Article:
keywords = "Bioengineering, Bioreactor, Continuous feeding, Culture, Expansion, Glucose, Issue 115, Nutrient regulation, Spheroid, Stirred suspension bioreactor",
author = "Weegman, {Bradley P.} and Ahmad Essawy and Peter Nash and Carlson, {Alexandra L.} and Voltzke, {Kristin J.} and Zhaohui Geng and Marjan Jahani and Becker, {Benjamin B.} and Papas, {Klearchos K.} and Firpo, {Meri T.}",
year = "2016",
month = "9",
doi = "10.3791/52224",
volume = "2016",
journal = "Journal of Visualized Experiments",
issn = "1940-087X",
publisher = "MYJoVE Corporation",
number = "115",

}

TY - JOUR

T1 - Nutrient regulation by continuous feeding for large-scale expansion of mammalian cells in spheroids

AU - Weegman,Bradley P.

AU - Essawy,Ahmad

AU - Nash,Peter

AU - Carlson,Alexandra L.

AU - Voltzke,Kristin J.

AU - Geng,Zhaohui

AU - Jahani,Marjan

AU - Becker,Benjamin B.

AU - Papas,Klearchos K.

AU - Firpo,Meri T.

PY - 2016/9/25

Y1 - 2016/9/25

N2 - In this demonstration, spheroids formed from the β-TC6 insulinoma cell line were cultured as a model of manufacturing a mammalian islet cell product to demonstrate how regulating nutrient levels can improve cell yields. In previous studies, bioreactors facilitated increased culture volumes over static cultures, but no increase in cell yields were observed. Limitations in key nutrients such as glucose, which were consumed between batch feedings, can lead to limitations in cell expansion. Large fluctuations in glucose levels were observed, despite the increase in glucose concentrations in the media. The use of continuous feeding systems eliminated fluctuations in glucose levels, and improved cell growth rates when compared with batch fed static and SSB culture methods. Additional increases in growth rates were observed by adjusting the feed rate based on calculated nutrient consumption, which allowed the maintenance of physiological glucose over three weeks in culture. This method can also be adapted for other cell types.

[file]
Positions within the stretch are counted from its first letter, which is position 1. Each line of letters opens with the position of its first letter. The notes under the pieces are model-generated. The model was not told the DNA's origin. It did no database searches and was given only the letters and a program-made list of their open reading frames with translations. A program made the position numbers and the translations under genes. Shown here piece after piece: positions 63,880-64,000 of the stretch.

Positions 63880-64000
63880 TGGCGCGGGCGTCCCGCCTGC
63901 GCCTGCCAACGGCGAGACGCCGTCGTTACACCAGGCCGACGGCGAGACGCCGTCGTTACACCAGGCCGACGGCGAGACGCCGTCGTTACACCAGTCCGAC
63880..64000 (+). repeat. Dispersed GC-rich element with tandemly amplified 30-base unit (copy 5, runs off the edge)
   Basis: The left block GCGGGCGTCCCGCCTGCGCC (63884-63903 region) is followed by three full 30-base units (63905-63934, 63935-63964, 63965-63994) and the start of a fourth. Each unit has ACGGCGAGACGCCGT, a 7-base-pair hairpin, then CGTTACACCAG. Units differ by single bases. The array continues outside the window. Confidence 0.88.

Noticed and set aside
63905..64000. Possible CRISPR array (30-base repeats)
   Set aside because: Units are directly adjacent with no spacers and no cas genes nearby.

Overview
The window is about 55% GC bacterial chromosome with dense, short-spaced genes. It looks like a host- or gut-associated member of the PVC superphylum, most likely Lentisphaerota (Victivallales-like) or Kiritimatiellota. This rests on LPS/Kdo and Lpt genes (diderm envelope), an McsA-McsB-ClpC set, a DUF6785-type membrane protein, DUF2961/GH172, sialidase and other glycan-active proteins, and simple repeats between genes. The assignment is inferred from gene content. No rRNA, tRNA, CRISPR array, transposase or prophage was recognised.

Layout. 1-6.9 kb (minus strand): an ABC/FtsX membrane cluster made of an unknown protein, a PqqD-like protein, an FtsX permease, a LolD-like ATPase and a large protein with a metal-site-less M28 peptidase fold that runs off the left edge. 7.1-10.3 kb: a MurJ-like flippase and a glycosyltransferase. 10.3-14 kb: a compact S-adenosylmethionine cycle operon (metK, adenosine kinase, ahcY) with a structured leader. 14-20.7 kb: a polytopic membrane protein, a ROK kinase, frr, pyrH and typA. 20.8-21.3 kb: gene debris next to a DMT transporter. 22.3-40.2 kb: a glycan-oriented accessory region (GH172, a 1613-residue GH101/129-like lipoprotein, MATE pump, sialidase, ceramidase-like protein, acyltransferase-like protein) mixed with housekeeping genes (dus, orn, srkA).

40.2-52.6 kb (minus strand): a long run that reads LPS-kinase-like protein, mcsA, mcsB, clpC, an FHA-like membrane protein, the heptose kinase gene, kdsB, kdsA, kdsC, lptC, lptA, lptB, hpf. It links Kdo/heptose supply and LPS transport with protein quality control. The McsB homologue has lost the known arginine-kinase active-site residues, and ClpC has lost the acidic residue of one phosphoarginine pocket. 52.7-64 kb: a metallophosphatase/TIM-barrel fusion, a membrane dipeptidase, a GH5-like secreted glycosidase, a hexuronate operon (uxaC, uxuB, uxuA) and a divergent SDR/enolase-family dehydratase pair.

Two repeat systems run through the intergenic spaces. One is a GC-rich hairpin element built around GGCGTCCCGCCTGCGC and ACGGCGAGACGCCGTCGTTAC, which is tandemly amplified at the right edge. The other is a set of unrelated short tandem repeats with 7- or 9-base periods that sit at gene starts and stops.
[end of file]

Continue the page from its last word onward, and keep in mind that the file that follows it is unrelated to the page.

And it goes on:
AB - In this demonstration, spheroids formed from the β-TC6 insulinoma cell line were cultured as a model of manufacturing a mammalian islet cell product to demonstrate how regulating nutrient levels can improve cell yields. In previous studies, bioreactors facilitated increased culture volumes over static cultures, but no increase in cell yields were observed. Limitations in key nutrients such as glucose, which were consumed between batch feedings, can lead to limitations in cell expansion. Large fluctuations in glucose levels were observed, despite the increase in glucose concentrations in the media. The use of continuous feeding systems eliminated fluctuations in glucose levels, and improved cell growth rates when compared with batch fed static and SSB culture methods. Additional increases in growth rates were observed by adjusting the feed rate based on calculated nutrient consumption, which allowed the maintenance of physiological glucose over three weeks in culture. This method can also be adapted for other cell types.

KW - Bioengineering

KW - Bioreactor

KW - Continuous feeding

KW - Culture

KW - Expansion

KW - Glucose

KW - Issue 115

KW - Nutrient regulation

KW - Spheroid

KW - Stirred suspension bioreactor

UR - http://www.scopus.com/inward/record.url?scp=84989318323&partnerID=8YFLogxK

UR - http://www.scopus.com/inward/citedby.url?scp=84989318323&partnerID=8YFLogxK

U2 - 10.3791/52224

DO - 10.3791/52224

M3 - Article

VL - 2016

JO - Journal of Visualized Experiments

T2 - Journal of Visualized Experiments

JF - Journal of Visualized Experiments

SN - 1940-087X

IS - 115

M1 - e52224

ER -